2010-06-11

A Prick of a job! (Literally) Bovine TB Testing


Some weeks back I had a letter from MAF telling me my herd (what's left of it!) was due for their Bovine TB test. I didn't get any cattle on here of our until 2005 then registered them with the Animal Health Authority.

Dave our local MAF guy came out a couple of weeks back and put the reactor under the cow's tails, then came back a couple of days later, to check them again for any lumps. Good news my cows were cleared for another three years. MAF Agqual tests all cattle three years and older for the disease. If there's a reactor cow, then things are serious. Movement control restrictions instantly apply, and any affected animals are slaughtered, and checked for the signs of the disease.

In New Zealand Bovine TB is taken very seriously. Entire regions can become Movement Control areas. For Dairy, Beef and Deer Farmers, the economic consequences of an infected herd can be literally devastating.

Small Block owners as well have a responsibility to comply with the law the same as our farmers do. Your pet cow is not exempt and must be registered with the AHB.

And the carriers of this lovely (not) disease are our not so cute, and not so friendly furry marsupial creatures, the Australian Brush tailed Possum.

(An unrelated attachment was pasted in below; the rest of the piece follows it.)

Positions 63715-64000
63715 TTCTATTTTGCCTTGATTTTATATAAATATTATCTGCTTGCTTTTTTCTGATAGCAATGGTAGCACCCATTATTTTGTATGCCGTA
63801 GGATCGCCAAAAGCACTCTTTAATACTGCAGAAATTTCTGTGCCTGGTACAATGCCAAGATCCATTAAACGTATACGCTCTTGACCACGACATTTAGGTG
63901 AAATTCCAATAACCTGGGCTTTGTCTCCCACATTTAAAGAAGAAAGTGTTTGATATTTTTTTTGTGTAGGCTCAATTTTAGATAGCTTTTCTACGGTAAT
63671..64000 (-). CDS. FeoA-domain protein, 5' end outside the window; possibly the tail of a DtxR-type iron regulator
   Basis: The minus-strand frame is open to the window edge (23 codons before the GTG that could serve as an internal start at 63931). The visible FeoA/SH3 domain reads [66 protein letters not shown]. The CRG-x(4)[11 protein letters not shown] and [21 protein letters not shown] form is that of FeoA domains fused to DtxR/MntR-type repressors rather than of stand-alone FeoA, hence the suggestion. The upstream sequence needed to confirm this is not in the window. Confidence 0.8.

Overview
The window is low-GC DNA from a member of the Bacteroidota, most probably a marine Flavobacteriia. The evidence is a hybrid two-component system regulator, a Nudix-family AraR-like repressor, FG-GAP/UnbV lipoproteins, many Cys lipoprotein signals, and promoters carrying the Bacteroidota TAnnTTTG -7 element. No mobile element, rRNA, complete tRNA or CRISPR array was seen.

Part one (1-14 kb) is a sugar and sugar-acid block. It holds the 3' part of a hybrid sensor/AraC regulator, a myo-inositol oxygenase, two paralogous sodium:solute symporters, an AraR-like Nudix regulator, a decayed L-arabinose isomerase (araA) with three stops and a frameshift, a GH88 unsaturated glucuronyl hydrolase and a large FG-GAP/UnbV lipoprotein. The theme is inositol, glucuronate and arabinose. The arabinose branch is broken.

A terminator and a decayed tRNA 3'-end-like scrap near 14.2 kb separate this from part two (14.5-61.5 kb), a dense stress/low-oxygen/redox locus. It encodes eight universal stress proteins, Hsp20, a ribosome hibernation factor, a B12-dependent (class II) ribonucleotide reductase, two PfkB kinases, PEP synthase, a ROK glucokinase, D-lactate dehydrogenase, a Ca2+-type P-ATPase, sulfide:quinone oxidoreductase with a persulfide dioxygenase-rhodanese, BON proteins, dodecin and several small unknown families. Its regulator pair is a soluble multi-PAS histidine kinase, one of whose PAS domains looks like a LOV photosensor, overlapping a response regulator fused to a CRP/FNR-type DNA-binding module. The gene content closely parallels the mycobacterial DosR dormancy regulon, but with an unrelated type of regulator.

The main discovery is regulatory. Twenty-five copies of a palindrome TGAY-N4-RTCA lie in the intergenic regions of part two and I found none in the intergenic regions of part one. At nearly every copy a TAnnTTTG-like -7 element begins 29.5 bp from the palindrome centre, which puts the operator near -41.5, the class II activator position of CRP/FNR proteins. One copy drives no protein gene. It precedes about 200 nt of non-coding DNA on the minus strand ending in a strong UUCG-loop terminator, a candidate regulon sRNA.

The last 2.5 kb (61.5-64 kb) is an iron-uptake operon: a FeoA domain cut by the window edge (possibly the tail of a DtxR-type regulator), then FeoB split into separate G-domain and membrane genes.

If you have them on your farm (which most likely there will be) bump them off.

Farmer's responsibility code

  1. The location and ownership of every cattle or deer herd must be registered with the Animal Health Board (AHB). Keep your herd details up-to-date and advise the AHB if you buy, sell or move your herd.

    Even if you have only one animal, that’s considered a herd and must be registered as such.
  2. If you’re moving cattle or deer one month of age or over out of your herd:

    1. They must be correctly identified with AHB approved ear tags.
    2. A full Animal Status Declaration (ASD) must go with the animals.
  3. If your herd is located in a Movement Control Area or some of your herd has tested positive for TB, make sure you understand and comply with requirements for pre-movement tests before moving stock.
  4. Before you purchase or graze cattle or deer over one month of age check they have AHB approved ear tags and an accompanying ASD form.
  5. When routine tests for TB are arranged for your herd, make sure you present all animals eligible for TB testing and that your yards are safe and suitable for testing to be carried out.
  6. If your property is within an AHB vector control operation area, please co-operate with the AHB’s control and monitoring contractors.
- Sourced from the Animal Heath Board Website

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